Stan Lee died on November 12. He was 95, and had been active in comic books for more than 75 years.
During his unmatched tenure in the industry, Lee helped turn Timely Comics, a small family-run business, into massively mighty Marvel Comics, arguably the biggest and most powerful publisher of comics and associated tie-in media – including the incomparably beloved Marvel Cinematic Universe – on the planet.
Beginning in 1941 as a filler writer on Captain America Comics #3, and quickly moving up to the editor of that title later that year, Stan Lee had a hand in creating some of the most cherished comic book characters ever, not the least of which include Iron Man, the Incredible Hulk, Thor, Black Panther, the Fantastic Four, the X-Men, Doctor Strange, and, of course, Spider-Man.
It was through the latter that many members of my generation had our first introduction to Stan Lee. Long before many of us were old enough to read comic books, there was Spider-Man and His Amazing Friends. The Saturday-morning cartoon, which ran from 1981-1983, featured Lee as narrator. He began every episode with some variation of, “Greetings, True Believers! This is Stan Lee!” before telling us how our intrepid heroes were in for real trouble this time.
And we bought it, each and every week, because Stan Lee said it was going to be good.
And later, when we were old enough to read them, we bought comic books each and every week (my first, actually, being The Amazing Spider-Man #231 from 1982), because Stan Lee said they were going to be good.
And he was never wrong. Even when the stories were bad (I’m looking at you, Spider-Clone Saga), they were still good.
Why? Because they were all, in some way, relatable. Under Lee’s direction, beginning in the 1960s, Marvel Comics’ stable of super-heroes grew exponentially, and each of them were flawed, imperfect beings with worries, fears, tempers, joys, loves, heartbreaks and grief whose problems – ranging from relationship issues to bigotry to substance abuse – often didn’t go away after one issue. It didn’t matter if they were mutants, aliens, millionaires, or irradiated teenagers. Unlike the god-like beings of DC Comics, the denizens of the Marvel-verse were human.
Because of that, regardless of their powers and abilities, they were – and are – believable.
And much of that is because of Stan Lee. As Marvel’s editor-in-chief, and later its publisher, Lee was responsible for assembling some of the mightiest minds ever to grace the medium, and allowing them to tell the kinds of stories they themselves would want to read: engaging, intelligent, action-packed, and entertaining.
“Entertainment,” Lee once told The Washington Post, “is one of the most important things in people’s lives. Without it they might go off the deep end. I feel that if you’re able to entertain people, you’re doing a good thing.”
Stan Lee spent his entire adult life doing just that – entertaining people, first through his comics, then cartoons, and later his movie cameos. (Other films notwithstanding, Stan Lee had some manner of cameo in virtually all Marvel films since The Trial of the Incredible Hulk in 1989.) Lee was also a frequent guest at conventions around the world.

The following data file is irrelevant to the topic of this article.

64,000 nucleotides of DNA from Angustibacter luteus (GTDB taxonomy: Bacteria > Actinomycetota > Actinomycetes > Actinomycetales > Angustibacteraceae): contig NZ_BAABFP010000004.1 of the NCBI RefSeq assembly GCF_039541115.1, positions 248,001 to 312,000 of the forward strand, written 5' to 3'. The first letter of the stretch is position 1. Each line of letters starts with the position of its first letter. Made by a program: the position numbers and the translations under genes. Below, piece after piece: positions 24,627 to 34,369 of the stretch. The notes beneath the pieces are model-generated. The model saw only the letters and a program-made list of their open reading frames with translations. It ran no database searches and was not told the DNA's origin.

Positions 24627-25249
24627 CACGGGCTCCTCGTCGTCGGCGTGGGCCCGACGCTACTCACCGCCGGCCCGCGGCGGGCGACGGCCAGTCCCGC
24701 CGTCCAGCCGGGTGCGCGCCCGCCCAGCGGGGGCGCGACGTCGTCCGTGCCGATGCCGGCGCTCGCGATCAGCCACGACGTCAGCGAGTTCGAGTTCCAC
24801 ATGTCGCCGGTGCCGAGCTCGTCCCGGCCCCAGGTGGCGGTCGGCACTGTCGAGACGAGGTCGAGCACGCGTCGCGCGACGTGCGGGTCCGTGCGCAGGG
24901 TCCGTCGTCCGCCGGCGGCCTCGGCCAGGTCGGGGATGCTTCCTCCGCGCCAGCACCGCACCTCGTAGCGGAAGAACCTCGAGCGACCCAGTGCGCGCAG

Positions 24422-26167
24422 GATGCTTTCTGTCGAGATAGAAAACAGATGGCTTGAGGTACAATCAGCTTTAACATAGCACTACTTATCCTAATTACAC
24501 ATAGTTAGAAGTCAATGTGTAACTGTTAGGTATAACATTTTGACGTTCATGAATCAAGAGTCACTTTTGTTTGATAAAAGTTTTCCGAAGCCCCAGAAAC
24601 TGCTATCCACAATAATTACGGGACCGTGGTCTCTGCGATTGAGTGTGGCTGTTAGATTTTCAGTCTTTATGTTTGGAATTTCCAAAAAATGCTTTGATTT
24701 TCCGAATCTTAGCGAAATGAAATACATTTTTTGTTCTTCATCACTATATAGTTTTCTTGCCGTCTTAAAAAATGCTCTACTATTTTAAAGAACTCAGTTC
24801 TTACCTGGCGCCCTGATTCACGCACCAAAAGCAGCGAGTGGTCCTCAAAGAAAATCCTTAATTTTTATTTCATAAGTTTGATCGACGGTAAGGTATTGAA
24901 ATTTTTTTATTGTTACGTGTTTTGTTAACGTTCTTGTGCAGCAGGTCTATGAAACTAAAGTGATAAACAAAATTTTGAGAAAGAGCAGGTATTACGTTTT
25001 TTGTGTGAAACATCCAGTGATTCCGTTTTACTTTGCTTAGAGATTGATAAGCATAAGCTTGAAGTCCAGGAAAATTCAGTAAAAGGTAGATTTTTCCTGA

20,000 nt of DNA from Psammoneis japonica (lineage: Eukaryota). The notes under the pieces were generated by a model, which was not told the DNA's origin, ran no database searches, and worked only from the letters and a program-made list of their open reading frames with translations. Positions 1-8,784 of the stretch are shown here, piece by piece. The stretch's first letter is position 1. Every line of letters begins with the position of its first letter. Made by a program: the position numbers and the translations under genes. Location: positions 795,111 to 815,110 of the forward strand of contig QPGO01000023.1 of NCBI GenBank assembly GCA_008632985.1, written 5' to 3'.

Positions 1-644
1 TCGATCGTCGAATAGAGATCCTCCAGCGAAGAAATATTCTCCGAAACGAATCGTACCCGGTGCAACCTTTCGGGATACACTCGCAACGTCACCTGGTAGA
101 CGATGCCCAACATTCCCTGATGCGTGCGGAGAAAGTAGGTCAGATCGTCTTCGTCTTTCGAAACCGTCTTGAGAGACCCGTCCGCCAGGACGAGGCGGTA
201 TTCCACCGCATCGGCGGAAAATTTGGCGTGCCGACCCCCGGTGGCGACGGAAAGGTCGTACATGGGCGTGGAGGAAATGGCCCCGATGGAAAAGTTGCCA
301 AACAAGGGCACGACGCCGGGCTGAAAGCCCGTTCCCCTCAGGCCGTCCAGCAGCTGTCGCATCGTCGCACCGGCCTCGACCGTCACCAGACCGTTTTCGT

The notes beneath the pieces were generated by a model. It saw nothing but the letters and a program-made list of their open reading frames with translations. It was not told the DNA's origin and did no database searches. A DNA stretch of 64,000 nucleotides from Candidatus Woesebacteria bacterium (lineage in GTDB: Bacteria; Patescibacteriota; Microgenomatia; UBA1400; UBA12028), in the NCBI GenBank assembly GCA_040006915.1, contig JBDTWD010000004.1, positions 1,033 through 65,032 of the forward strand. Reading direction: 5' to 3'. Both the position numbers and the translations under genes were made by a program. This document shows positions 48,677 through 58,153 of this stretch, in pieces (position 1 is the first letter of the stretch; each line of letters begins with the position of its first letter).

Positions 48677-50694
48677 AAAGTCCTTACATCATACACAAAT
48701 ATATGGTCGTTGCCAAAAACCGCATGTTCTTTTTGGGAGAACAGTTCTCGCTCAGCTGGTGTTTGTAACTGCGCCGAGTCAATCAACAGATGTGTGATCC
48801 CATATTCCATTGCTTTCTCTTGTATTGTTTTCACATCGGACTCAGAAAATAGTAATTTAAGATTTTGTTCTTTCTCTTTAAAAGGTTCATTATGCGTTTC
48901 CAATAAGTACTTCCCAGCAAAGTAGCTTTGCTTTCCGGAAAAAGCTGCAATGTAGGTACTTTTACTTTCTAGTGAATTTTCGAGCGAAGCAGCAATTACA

“If there are people who like the work you’ve done, because of that, they like you and want your autograph and to take a photo, that’s really gratifying,” Lee told USA Today in 2013. “You have to be appreciative.”
It was through these many appearances that fans got to know Stan – the man, not just the name – and got to enjoy his bombastic personality. The same is true of those who worked with him.
“The most amazing thing about him was that his public persona was not an act. That’s who he was,” said editor and author Keith DeCandido, who has written several novels set in the Marvel Universe.
“I had the pleasure of working with Stan when I worked for Byron Preiss from 1993-1998. One year, we were at San Diego Comic Con, and Byron took us all out to dinner with Stan and his wife Joan. Stan spent pretty much the entire meal, not talking business with one of his regular clients, but rather with Byron’s eight-year-old daughter playing with the action figures she’d bought that day on the show floor. Because even in his 70s, it was all about having fun,” DeCandido said.
Former Marvel editor and artist Timothy Tuohy similarly had good things to say about a personal moment with Lee.
“At [one particular] Marvel Christmas party, Stan was making the rounds. Hector Collazo and I were just staring in awe. Finally one of us – I’ll give that honor to my late friend, Hector – just said, ‘Let’s get a picture.’ It had already been a long night for him; [Stan] was in his 70s, after all. He put his arms around us and he slumped down a little bit. He asked us if we worked at Marvel or were just guests. We told him we worked for Marvel. And he said – in that Stan Lee voice – ‘Well, I’m not sure of who you are, but keep the home fires burning!’ I got to work directly with him later on, but I never brought it up because to me, and hopefully to Hector, it was a magical moment,” Tuohy said.
I myself only met him once, briefly in passing, at the 2011 New York Comic Con. I had gone outside for a few minutes, and just as I getting ready to go back inside there was a commotion, and an entourage started to walk by me. There he was, in the middle.
“Oh my God, Stan Lee!” I said, louder than I intended. Then, “Stan! We love you!”
He turned his head, smiled, said, “Thanks, True Believer!” and kept walking.
Thank you, Stan, for making me – for making all of us – True Believers.
This article originally ran in the November 21, 2018 edition of The Hammonton Gazette.